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Charlie Hebdo issue with Prophet Muhammad on cover sells out

Front page of magazine depicts a weeping Muhammad, holding a sign that reads ‘I am Charlie’


 
This photo from the weekend shows staff of Charlie Hebdo and the daily Liberation newspaper at Liberation headquarters. (AP photo)

This photo from the weekend shows staff of Charlie Hebdo and the daily Liberation newspaper at Liberation headquarters. (AP photo)

PARIS – Charlie Hebdo’s defiant new issue sold out before dawn around Paris on Wednesday, with scuffles at kiosks over dwindling copies of the paper fronting the Prophet Muhammad. In the city still shaken by the deaths of 17 people at the hands of Islamic extremists, a controversial comic who appeared to be praising the men was taken into custody.

The issue’s cover is with a caricature of the Prophet Muhammad, with and a double-page spread inside claiming that more turned out Sunday to back the satirical weekly “than for Mass.”

Twelve people died when two masked gunmen assaulted the newspaper’s offices on Jan. 7, including much of the editorial staff and two police. It was the beginning of three days of terror around Paris that saw 17 people killed before the three Islamic extremist attackers were gunned down by security forces.

Charlie Hebdo had faced repeated threats for depictions of the prophet, and its editor and his police bodyguard were the first to die.

Liberation published the Charlie Hedbo cover online late Monday night. The headline reads: 'Tout est Pardonne' ('All is Forgiven.')

The newspaper Liberation hosted Charlie Hebdo staff as they prepared the issue and is handling its special 3 million-copy print run in numerous languages. The cover shows a weeping Muhammad, holding a sign saying “I am Charlie” with the words “All is forgiven” above him.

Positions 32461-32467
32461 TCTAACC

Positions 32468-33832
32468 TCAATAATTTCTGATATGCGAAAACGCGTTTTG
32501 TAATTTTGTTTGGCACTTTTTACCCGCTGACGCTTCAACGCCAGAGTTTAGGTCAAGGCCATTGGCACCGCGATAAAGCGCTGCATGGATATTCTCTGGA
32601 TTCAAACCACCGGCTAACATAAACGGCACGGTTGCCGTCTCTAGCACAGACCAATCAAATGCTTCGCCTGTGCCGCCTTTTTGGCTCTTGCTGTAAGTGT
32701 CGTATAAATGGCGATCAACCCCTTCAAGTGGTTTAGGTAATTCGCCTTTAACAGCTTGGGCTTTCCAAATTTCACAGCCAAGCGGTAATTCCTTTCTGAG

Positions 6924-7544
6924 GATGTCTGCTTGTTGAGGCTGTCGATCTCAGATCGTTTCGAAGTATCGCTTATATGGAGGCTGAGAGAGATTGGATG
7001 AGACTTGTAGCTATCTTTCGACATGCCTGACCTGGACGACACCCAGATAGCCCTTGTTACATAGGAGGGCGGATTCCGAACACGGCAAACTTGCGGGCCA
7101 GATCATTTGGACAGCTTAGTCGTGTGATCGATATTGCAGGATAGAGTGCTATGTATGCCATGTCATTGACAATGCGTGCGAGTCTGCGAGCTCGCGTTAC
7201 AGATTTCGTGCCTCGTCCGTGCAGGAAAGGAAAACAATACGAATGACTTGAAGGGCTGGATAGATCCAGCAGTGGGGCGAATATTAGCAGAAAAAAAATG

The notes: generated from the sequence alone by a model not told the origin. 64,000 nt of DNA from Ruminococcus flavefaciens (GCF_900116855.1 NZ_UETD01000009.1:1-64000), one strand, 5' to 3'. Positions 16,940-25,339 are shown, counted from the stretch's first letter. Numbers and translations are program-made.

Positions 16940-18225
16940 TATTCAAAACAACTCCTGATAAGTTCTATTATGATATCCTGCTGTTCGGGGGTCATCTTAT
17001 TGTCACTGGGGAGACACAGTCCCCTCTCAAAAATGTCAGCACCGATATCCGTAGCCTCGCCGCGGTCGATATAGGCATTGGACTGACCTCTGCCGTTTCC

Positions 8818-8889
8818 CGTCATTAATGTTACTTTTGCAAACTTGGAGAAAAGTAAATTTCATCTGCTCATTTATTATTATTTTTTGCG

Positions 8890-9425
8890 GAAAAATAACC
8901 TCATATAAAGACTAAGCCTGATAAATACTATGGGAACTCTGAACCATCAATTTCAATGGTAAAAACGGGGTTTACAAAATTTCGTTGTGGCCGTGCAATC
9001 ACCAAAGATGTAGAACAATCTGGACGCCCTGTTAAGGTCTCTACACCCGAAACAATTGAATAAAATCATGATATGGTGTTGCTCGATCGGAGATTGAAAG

Charlie Hedbo‘s past caricatures of the Muslim prophet appear to have prompted last week’s attacks, part of the worst terrorist rampage in France in decades. Some witnesses reported that the attackers at the paper’s offices shouted “We have avenged the prophet.” Many Muslims believe all images of the prophet are blasphemous.

Earlier Monday, Charlie Hedbo lawyer Richard Malka had told French radio that the new issue would “obviously” feature cartoons of the Prophet Muhammad.

On Wednesday, the new issue vanished from kiosks immediately. Some newsstand operators said they expected more copies to arrive on Thursday. One kiosk near the Champs Elysees, open at 6 a.m., was sold out by 6:05. Another, near Saint-Lazar, reported fisticuffs among customers.

“Distributing Charlie Hebdo, it warms my heart because we say to ourselves that he is still here, he’s never left,” said Jean-Baptiste Saidi, a van driver delivering copies well before dawn on Wednesday.

Meanwhile, France’s government is preparing new anti-terrorism measures and says it want to crack down on anyone who defends terrorism.

The French comic Dieudonne has been detained for defending terrorism after posting comments on Facebook – since deleted – that seemed to support the attackers who left 17 dead in the Paris region.

Dieudonne, who popularized an arm gesture that resembles a Nazi salute and who has been convicted repeatedly of racism and anti-Semitism, was in detention Wednesday. His provocative performances were banned last year but he has a core following among many of France’s disaffected young people.

On Monday, a man who praised the attackers in a drunken rant while resisting arrest was sentenced to four years in prison.

Related reading: 10 essential reads on the the Paris shootings


 

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